Publication history of In the Abyss.

The Best of Robert Silverberg

Cover [Paperback]
ISBN-10: 0860079503
ISBN-13: 9780860079507
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Robert Silverberg is a staple author, his work is clean and devoid of jargon; his ideas are vivid and imaginative. He has the ability to tell a story with much heart just as Ray Bradbury.
Collected here are a notable 10 among his vast output, (Found among the Collected stories of Robert Silverberg series).

  1. Road to Nightfall
  2. Warm Man
  3. To See the Invisible Man
  4. The Sixth Palace
  5. Flies
  6. Hawksbill Station
  7. Passengers
  8. Nightwings
  9. Sundance
  10. Good News from the Vatican


The Voices of Time - J.G. Ballard

A singular short fiction of J.G. Ballard, which follows a Dr. Powers, whose life is taking dramatic turns after the death of a colleague Dr. Whitby and a cryptic mandala he had left. The prose is strong and stuffed with scientific jargon, Ballard takes the reader upon many subjects from Nuclear war, biological evolution, time and mysteries of the universe. It's ethereal quality transcends the fact that The Voices of Time doesn't follow a single thread of plot.

Publication history of The Voices of Time.

Star Light, Star Bright - Alfred Bester

Included in Virtual Unrealities 
A man is looking for a certain Buchanan, who has disappeared without a trace. He has a phonebook and visits every Buchanan in the list, so that he may stumble upon the correct one. The pace Bester sets for the narrative is thrilling and suspenseful. The sought  is revealed to be of fantastic proportions as the story unfolds. How it concludes is twice as fantastic!


Publication history of Star Light, Star Bright

Oddy and Id (The Devil's Invention) - Alfred Bester

"This is the story of a monster"
Included in Virtual Unrealities 
This is how Bester captures the unwitting reader in his transfix. What follows is the life of the Oddy (who must be the monster) through time and growth, who is gifted with singular powers luck. The story explores his mentors and their relationship with Oddy. The thin line that separates darkness and light, the power of id over reason, are explored as he narrates the tale of Oddy and his mentors, which rises to be a grand saga.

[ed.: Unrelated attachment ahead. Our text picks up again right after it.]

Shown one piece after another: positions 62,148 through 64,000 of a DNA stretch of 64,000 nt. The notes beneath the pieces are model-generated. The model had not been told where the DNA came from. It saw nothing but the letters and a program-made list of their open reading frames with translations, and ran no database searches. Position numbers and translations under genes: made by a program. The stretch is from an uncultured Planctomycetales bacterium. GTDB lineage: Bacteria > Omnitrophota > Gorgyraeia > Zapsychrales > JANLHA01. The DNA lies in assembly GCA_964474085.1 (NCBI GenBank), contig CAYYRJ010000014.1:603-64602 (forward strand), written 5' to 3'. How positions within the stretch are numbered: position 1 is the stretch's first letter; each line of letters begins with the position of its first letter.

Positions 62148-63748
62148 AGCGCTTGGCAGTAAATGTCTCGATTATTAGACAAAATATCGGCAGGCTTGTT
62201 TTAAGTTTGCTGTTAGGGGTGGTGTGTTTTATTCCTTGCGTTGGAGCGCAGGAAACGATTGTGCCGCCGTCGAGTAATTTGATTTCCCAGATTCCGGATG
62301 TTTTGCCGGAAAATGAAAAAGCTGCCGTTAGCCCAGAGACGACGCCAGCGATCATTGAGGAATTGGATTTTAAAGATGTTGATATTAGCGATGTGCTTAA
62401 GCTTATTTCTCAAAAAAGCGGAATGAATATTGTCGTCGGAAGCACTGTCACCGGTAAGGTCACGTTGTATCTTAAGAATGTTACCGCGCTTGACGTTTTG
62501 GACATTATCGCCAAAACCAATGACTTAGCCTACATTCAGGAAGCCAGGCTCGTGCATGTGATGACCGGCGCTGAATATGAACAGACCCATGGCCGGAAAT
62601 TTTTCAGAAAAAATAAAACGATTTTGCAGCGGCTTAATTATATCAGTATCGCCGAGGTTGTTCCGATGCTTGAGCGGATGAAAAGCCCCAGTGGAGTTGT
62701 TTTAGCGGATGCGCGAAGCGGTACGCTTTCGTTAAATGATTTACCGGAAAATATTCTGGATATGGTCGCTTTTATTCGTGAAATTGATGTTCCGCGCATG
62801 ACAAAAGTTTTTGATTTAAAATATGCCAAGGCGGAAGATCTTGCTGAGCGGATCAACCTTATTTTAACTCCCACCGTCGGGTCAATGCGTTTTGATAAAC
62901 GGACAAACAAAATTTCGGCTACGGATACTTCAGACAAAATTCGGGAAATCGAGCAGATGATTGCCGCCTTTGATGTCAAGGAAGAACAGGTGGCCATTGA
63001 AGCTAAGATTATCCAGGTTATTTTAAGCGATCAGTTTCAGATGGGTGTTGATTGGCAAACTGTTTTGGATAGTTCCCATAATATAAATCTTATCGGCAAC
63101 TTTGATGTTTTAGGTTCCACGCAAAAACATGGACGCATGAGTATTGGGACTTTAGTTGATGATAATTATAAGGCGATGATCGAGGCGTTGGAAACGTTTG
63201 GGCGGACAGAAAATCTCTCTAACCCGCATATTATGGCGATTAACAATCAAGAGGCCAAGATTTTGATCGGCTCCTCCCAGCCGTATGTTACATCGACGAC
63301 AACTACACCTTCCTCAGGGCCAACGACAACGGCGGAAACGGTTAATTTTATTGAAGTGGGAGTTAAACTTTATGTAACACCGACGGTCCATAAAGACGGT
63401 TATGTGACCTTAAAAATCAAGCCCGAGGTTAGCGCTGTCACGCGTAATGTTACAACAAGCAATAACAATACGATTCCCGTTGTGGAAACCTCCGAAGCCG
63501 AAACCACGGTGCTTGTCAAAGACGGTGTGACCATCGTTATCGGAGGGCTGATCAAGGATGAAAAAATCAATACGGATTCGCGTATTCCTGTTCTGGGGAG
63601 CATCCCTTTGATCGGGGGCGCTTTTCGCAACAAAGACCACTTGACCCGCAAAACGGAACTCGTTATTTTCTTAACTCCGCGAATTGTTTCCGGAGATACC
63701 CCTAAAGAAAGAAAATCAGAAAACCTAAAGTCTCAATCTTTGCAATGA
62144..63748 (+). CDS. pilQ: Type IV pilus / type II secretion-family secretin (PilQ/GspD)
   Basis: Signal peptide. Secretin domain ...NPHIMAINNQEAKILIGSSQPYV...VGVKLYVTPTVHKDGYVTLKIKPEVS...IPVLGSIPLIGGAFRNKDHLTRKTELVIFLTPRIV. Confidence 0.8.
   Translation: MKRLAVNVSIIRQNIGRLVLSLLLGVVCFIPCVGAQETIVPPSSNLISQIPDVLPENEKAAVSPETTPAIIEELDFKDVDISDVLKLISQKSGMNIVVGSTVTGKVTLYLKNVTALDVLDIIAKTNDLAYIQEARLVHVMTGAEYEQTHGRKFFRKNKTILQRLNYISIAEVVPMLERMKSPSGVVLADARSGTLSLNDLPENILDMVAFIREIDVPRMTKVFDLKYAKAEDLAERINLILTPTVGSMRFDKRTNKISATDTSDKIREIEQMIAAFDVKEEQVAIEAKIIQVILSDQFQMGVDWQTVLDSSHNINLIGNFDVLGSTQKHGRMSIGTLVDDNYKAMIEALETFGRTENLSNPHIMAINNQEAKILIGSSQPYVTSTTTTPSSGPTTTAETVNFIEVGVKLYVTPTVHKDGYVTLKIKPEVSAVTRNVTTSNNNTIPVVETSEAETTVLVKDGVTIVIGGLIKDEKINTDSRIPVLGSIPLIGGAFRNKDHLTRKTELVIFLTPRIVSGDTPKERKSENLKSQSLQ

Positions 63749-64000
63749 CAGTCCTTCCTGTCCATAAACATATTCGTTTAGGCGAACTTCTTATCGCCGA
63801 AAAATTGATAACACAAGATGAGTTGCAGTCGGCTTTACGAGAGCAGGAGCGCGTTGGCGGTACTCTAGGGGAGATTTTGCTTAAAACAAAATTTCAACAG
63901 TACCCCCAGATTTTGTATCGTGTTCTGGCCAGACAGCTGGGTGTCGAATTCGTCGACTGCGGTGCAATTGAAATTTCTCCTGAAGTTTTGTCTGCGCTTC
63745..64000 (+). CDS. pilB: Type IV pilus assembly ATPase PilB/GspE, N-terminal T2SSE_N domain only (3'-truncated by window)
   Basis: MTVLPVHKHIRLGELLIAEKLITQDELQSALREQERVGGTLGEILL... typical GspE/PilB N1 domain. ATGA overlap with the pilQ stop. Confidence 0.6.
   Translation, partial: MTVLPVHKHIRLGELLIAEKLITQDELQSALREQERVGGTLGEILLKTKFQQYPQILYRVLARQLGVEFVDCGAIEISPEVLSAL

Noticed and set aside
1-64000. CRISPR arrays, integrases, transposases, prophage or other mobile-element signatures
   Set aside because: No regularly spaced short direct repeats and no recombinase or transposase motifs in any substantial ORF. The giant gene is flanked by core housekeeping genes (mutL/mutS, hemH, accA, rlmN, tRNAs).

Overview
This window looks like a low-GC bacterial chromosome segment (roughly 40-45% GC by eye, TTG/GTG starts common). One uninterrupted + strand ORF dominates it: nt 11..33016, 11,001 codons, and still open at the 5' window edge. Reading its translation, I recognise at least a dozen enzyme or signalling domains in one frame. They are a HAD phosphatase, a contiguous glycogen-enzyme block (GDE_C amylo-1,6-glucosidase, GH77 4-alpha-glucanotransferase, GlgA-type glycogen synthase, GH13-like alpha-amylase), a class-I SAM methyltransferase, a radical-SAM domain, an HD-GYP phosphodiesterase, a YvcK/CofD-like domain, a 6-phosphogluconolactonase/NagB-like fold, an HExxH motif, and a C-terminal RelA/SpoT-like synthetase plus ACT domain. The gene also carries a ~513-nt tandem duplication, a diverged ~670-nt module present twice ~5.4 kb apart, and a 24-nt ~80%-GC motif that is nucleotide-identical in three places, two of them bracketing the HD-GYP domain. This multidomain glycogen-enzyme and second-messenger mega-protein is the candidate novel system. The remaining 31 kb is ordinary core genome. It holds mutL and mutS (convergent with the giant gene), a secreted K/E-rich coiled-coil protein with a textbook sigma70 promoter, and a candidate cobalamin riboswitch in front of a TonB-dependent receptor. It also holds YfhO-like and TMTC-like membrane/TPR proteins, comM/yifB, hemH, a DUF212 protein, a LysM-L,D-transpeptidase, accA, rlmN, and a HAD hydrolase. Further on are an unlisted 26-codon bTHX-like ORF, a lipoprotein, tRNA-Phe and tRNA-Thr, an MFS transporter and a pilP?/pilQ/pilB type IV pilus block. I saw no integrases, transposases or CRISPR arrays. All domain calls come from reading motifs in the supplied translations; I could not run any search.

Publication history of Oddy and Id

Disappearing Act - Alfred Bester

Included in Virtual Unrealities
Disappearing Act is set in the far (near?) future when the United States and the rest of the world is drawn to a disastrous war in favour of the "American Dream".  Public interest is aroused about a secret experimental ward where certain casualties of war are said to be held. What unfolds then is a major breakthrough in known science or para-science.
The essence of the story is something very different from it's narrative. Bester in a visionary attempt, surprises the reader after a imaginative thrill ride, to which I will leave you now.


The publishing history of Disappearing Act.

Virtual Unrealities - The Short Fiction of Alfred Bester

Cover [Paperback]

ISBN-10: 0679767835
ISBN-13: 9780679767831
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The journey begins with an introduction to 'Virtual Unrealities' by Alfred Bester (The Demolished Man, Stars, My Destination).
Alfred Bester doesn't lollygag. He gets to the point in one word  when others will spend 10 setting the context. His prose is therefore dynamic, fun to read and essentially concise.
Virtual Unrealities collects 17 short fiction works by Alfred Bester, with an introduction by Robert Silverberg.
The contents are,

  1. Disappearing Act
  2. Oddy and Id (The Devil'sInvention)
  3. Star Light, Star Bright
  4. 5,271,009
  5. Fondly Fahrenheit
  6. Hobson's Choice
  7. Of Time and Third Avenue
  8. Time Is the Traitor
  9. The Men Who Murdered Mohammed
  10. The Pi Man
  11. They Don't Make Life Like TheyUsed To
  12. Will You Wait?
  13. The Flowered Thundermug
  14. Adam and No Eve
  15. 3½ to Go
  16. Galatea Galante
  17. The Devil Without Glasses(Previously unpublished)



In to the abyss – Introduction

Science Fiction may be the most important fiction of all. Why? Most of the science we know, we enjoy everyday was born of either a mistake or a wildly imaginative speculation of a human brain. It is unlike Fantasy, which can rely on the most bizarre of explanations, or have no explanation at all. Horror needs no explanation but to address a most basic terror element in the human psyche. Science, even in its fictitious form needs a probable explanation. There is a sound record of human Science Fiction, which finds it’s earliest roots in Jules Verne’s classic adventures to H.G Wells, Clarke, Asimov and generations of vivid minds that nourished and contributed in incalculable measures.
I am a humble reader, befuddled in their mighty visions, who attempt to read as much as I can, and reflect upon as much as I can of this great literature. We shall explore stories to their visionary values to the more basic storytelling values as we go along. I will take great care in not spoiling any value of your reading experience by doing so. You can be assured to be forewarned should there be any potential spoilers.